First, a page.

You can also thread pool noodles on a collar as a DIY cone alternative if you’re willing to do the work. You will need the correct size for your dog and be sure he can’t reach around it, but this can be an inexpensive alternative to a store-bought donut.

Some people take cardboard and create a cone using duct tape. The drawback is that it can be difficult to put on and to remove and you need to choose cardboard that the dog can’t bend, rip through, or lick enough that it weakens. The cardboard still limits vision, however, and is as unwieldy as the e-collar.

If you like the commercial neck wrap/brace option below, you may be able to fashion one out of cardboard, but be sure to pad the edges with cloth or foam to prevent rubs. With this design, your dog can’t tear or lick the cardboard, but he might be able to bend it.

Commercial E-Collar Alternatives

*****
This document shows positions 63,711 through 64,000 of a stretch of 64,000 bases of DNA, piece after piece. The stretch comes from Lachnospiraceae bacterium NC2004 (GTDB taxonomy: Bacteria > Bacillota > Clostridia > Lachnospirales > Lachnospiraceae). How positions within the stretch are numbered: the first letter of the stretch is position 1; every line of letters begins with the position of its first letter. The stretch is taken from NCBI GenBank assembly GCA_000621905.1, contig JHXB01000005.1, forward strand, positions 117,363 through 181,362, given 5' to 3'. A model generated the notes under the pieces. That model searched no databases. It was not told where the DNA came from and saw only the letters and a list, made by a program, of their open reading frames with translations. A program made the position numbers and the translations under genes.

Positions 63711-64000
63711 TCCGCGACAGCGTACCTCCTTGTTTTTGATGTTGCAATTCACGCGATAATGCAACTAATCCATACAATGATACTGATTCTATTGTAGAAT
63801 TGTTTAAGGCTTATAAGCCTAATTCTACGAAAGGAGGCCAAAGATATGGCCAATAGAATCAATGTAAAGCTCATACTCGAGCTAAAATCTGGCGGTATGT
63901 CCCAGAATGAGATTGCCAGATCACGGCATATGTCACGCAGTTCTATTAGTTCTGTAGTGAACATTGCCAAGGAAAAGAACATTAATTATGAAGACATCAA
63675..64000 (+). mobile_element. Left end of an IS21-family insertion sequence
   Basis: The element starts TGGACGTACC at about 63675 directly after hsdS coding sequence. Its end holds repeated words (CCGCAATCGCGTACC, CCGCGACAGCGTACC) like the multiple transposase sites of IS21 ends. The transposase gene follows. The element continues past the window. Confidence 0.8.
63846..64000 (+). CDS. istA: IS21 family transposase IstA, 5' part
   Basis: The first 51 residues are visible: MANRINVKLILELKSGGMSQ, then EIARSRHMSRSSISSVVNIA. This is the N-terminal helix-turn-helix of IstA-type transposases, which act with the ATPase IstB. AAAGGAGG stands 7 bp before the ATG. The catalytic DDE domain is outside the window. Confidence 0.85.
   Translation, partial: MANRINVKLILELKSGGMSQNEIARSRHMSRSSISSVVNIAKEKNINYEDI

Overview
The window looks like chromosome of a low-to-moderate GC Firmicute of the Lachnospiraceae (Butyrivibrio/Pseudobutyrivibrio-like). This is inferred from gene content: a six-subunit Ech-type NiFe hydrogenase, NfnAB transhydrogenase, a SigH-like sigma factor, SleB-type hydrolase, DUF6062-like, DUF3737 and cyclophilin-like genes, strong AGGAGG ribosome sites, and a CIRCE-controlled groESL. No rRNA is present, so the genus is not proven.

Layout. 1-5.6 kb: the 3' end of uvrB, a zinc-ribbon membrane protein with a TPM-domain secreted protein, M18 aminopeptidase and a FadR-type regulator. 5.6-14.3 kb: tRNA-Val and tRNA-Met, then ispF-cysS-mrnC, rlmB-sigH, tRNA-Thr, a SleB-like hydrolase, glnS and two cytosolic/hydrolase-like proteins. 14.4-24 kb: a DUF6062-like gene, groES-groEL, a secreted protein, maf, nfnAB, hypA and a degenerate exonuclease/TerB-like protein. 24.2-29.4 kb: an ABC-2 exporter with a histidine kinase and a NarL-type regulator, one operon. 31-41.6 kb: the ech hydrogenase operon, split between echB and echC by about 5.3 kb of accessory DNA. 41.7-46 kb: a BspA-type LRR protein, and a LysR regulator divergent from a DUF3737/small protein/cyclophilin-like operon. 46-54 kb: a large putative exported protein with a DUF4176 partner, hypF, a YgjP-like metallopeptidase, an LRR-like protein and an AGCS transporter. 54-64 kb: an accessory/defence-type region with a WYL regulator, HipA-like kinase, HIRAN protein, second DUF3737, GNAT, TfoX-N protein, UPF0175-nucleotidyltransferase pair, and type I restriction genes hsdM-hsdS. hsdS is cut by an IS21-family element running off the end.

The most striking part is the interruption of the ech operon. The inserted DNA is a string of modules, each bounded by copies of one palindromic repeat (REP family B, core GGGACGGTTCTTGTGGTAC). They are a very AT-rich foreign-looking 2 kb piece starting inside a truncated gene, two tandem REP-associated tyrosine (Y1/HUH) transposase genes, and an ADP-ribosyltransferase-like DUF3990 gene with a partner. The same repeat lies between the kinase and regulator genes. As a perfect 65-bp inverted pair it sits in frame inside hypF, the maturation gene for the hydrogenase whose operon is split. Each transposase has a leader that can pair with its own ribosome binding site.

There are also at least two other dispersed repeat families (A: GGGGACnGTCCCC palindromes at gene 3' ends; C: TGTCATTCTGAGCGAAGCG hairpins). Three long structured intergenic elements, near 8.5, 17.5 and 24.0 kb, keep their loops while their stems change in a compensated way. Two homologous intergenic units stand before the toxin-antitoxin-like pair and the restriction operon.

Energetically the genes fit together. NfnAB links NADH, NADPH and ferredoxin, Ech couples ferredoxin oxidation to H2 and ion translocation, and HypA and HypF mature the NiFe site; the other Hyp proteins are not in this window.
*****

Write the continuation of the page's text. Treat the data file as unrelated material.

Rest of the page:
Golden Retriever wearing inflatable E-Collar lying down inside a home
A donut collar doesn’t restrict vision and probably just feels like a fat collar to most dogs. But, it should be the right size to stop the dog from reaching around to chew at the incision. Credit: Cmann | Getty Images

Not surprisingly, most dogs seem to prefer alternatives that don’t interfere with vision. Donut collars, like the Kong Cloud Collar, are popular with people and dogs alike, as they are like a bulky regular collar that snaps into place around the dog’s neck.

A taller, thinner option is a neck wrap/brace like the Bite-Not that stops the dog from reaching around and chewing on himself. He can still see without obstruction, eat, drink, and be comfortable. Be sure to get the proper fit.